Cypress is More Universal

One of the most significant advantages of Cypress testing is its universality. It is written in JavaScript and based on Mocha and Chai, making it more accessible to developers familiar with these languages. It also means that one can easily integrate the Cypress tests into a web development project without requiring significant changes to the existing code.

Moreover, Cypress supports cross-browser testing, allowing developers to test their applications on a range of popular web browsers, including Firefox and the Chrome family of browsers like Edge and Electron.

Simple Setup and Configuration

Another key advantage of Cypress is its ease of setup and configuration. Unlike other testing frameworks, such as Selenium, Cypress does not require the installation of additional dependencies and libraries. In addition, it comes bundled with a Chrome browser and can work with any other browser installed on the local machine, making it easy to get started with minimal setup.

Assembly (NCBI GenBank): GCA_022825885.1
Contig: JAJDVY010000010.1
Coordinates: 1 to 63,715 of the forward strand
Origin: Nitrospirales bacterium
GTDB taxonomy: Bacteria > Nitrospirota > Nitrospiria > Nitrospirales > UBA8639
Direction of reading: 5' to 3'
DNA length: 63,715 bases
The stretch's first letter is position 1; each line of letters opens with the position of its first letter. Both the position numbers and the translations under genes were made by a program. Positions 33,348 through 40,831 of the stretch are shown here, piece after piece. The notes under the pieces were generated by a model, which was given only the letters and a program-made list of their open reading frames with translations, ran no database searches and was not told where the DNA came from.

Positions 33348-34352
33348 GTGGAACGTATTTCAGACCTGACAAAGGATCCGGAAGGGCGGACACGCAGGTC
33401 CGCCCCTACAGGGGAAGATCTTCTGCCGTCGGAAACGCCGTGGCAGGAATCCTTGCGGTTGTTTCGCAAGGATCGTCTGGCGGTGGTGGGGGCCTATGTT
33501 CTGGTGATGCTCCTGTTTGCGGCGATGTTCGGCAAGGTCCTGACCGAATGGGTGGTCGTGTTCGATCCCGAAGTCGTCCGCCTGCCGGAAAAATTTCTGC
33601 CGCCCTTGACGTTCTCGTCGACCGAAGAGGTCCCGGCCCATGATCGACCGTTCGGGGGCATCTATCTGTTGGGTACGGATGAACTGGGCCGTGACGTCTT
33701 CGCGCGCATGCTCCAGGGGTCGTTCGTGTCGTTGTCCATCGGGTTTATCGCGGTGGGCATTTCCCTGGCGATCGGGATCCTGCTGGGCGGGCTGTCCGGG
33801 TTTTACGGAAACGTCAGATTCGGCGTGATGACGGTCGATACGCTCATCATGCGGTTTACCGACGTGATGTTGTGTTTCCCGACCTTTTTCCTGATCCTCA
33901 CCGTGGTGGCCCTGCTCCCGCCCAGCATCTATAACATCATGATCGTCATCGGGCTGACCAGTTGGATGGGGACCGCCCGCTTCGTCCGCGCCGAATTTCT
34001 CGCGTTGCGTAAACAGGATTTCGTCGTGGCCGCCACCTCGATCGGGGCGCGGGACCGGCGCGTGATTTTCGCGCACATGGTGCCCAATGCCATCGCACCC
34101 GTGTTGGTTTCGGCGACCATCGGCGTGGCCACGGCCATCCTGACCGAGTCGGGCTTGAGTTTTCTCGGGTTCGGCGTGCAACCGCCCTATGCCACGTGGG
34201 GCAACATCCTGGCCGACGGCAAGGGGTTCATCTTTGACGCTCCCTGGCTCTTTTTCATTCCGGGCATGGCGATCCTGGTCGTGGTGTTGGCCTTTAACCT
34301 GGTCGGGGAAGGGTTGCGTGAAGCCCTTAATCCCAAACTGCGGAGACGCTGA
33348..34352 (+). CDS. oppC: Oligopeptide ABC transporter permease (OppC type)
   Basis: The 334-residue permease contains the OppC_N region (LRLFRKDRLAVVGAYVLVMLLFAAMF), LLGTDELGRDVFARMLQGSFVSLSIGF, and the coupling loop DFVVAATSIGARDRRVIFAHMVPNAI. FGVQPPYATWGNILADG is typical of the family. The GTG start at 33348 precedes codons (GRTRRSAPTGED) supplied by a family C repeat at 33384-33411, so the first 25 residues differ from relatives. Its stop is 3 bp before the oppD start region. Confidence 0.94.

Cypress Offers Debugging Capabilities

Cypress provides robust debugging capabilities that make it easier to identify and fix issues in web applications. For example, when a test fails, developers receive detailed suggestions for fixing the defect and can easily debug the app from within the Chrome DevTools. In addition, Cypress supports features such as Time Travel and real-time reload, allowing developers to examine the website’s code during and after test execution.